14. If the task of the first half of life is to put yourself out there, the task of the second half is to make sense of where you've been.

15. Love is essential, gregariousness is optional.

16."In a gentle way, you can shake the world." - Gandhi

The last thing I would like to convey is that I am happy I read this book, because being an introvert all of one's life can be difficult in modern U.S. culture. Being treated as a freak because of the personality characteristics introversion entails is unfortunate. Extroverts have it good right now, and frequently get the best rewards, even when an introvert is the one that deserves those rewards, value being placed on personality rather than merit, but it helps introverts to know we have superior characteristics, and should not regret them.
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Showing 41-50 of 128 posts in this discussion
In reply to an earlier post on Mar 3, 2012 3:43:37 AM PST
Desalegn says:
I also think Evolutionary Psychology is fake; I am so happy to see many people are recognizing it. Steven Pinker specifically seems an opportunist who is trying to make money out of other people's hard work. I am a linguist and know how the field is running. I found his claims about linguistics (specifically Chomskian linguistics) in his books quite reprehensible, fulled with exaggerations and hyperbole.

In reply to an earlier post on Mar 4, 2012 12:23:42 AM PST
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In reply to an earlier post on Mar 21, 2012 9:54:45 PM PDT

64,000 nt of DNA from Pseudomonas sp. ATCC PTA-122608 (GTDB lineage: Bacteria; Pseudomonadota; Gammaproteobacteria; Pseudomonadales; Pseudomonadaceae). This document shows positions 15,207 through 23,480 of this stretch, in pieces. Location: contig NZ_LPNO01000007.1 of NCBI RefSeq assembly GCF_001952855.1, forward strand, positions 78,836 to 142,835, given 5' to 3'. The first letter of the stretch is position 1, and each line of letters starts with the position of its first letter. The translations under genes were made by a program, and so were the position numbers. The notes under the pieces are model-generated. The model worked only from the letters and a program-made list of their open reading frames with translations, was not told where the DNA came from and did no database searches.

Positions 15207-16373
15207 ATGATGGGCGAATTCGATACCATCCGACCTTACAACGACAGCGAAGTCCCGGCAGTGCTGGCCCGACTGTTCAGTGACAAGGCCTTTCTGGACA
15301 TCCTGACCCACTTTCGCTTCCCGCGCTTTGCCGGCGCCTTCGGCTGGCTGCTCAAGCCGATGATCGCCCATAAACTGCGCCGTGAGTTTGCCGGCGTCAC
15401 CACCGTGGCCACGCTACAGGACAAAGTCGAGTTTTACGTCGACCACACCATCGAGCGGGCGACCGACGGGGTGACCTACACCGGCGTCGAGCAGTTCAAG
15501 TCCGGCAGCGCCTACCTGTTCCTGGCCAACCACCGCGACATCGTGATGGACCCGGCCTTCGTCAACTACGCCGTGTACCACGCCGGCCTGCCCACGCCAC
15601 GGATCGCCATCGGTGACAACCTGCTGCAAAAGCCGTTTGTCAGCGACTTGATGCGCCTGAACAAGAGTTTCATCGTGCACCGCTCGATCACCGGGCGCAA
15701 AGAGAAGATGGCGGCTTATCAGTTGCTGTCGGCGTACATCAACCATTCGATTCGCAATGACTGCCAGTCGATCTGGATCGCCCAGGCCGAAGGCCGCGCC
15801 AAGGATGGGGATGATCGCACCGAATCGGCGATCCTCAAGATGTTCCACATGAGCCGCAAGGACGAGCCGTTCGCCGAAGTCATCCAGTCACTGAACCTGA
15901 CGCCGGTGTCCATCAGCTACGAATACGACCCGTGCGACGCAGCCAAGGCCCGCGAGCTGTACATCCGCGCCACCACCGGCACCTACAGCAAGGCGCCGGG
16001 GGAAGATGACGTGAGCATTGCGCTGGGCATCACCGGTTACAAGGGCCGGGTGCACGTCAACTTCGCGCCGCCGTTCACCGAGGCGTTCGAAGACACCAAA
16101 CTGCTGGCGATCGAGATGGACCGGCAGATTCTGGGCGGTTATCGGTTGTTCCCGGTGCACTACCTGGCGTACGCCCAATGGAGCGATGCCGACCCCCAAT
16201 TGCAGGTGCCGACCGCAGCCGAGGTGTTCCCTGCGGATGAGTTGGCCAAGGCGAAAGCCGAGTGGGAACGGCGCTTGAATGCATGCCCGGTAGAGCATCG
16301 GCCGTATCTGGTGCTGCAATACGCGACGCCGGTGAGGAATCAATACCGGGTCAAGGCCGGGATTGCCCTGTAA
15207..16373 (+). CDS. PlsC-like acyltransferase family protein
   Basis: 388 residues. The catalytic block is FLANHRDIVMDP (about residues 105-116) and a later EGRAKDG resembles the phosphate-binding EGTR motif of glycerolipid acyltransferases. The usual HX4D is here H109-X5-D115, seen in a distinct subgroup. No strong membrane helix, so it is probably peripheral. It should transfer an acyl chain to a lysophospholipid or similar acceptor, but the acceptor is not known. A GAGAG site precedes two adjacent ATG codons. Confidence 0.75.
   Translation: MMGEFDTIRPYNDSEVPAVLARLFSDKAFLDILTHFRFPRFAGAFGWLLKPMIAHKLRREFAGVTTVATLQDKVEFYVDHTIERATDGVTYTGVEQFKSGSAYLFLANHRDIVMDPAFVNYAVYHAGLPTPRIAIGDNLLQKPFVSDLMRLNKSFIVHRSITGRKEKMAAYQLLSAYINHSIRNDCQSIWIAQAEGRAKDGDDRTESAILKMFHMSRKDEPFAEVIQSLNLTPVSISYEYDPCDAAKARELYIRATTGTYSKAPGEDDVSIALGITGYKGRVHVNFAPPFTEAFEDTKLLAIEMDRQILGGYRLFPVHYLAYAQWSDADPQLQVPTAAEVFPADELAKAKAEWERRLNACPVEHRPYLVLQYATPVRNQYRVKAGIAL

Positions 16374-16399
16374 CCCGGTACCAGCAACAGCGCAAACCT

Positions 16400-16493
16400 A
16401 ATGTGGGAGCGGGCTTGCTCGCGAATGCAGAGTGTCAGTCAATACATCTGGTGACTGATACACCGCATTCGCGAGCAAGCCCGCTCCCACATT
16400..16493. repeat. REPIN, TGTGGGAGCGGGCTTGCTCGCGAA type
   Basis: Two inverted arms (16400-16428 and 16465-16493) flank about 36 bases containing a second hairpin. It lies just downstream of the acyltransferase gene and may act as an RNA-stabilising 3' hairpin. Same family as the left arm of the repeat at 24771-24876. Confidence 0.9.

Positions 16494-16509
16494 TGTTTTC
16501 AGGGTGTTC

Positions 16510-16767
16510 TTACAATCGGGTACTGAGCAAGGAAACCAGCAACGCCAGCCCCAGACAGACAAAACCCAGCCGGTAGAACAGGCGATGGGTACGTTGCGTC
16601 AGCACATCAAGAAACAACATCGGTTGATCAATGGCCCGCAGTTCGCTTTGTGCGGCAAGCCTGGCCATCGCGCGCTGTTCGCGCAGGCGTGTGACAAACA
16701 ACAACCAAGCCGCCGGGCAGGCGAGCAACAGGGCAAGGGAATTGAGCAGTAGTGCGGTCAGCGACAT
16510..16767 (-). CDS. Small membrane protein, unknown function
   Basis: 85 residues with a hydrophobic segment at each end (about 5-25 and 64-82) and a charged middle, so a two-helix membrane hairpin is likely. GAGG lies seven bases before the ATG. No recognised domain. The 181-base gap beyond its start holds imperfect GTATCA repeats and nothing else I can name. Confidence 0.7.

ZenGeekDad says:
Sophia, I don't think "having superior characteristics" was meant here as "having the traits of the one true superior type of person." I think it was meant to say "having traits that are desirable, valuable, & honorable." So why not say desirable / valuable / honorable? By the author's thesis, society holds the introvert's skill set as collectively inferior, ... so using the opposite word - "superior" - makes the her disagreement the most obvious. But simply flipping it: "I'm no loser; you're the loser," would be pretty self-embarrasing, so the counter-labeling is softened by applying it to traits, not the inherent totality of the person. (Also, that is simply more the author's point: that introverts have some traits that are very good things for society.)

I hear it like this: A quarterback is a superior passer. He passes better than most or all of his teammates, and passes better than he does probably anything else on the field. A wide receiver is a superior catcher (and runner). He catches & runs better than most of his teammates, and catches and runs better than he does anything else on the field. Neither is superior as a player to the other. And neither is superior as a person to anyone else, by virtue of their superior football skill/s.

Boiling that down: "Is the introvert inferior? No; they are not inferior (at everything). They are often superior at some important things, for which we are all better off."

In reply to an earlier post on Mar 22, 2012 8:03:41 AM PDT
Sophia says:
Thank you, ZenGeekDad! This is very helpful. I really appreciate you taking the time to write this!

In reply to an earlier post on Mar 24, 2012 7:00:41 PM PDT
Phaedrus says:
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In reply to an earlier post on Mar 25, 2012 10:43:00 AM PDT
Last edited by the author on Mar 25, 2012 10:44:59 AM PDT
@Phaedrus - Your "logic" does not make sense to me. Frequency does not determine whether something is injurious or not. By your definition, slavery was an acceptable condition because slavery has existed in much of human history. But now, we as human beings have evolved enough to consider this as a reprehensible act/system.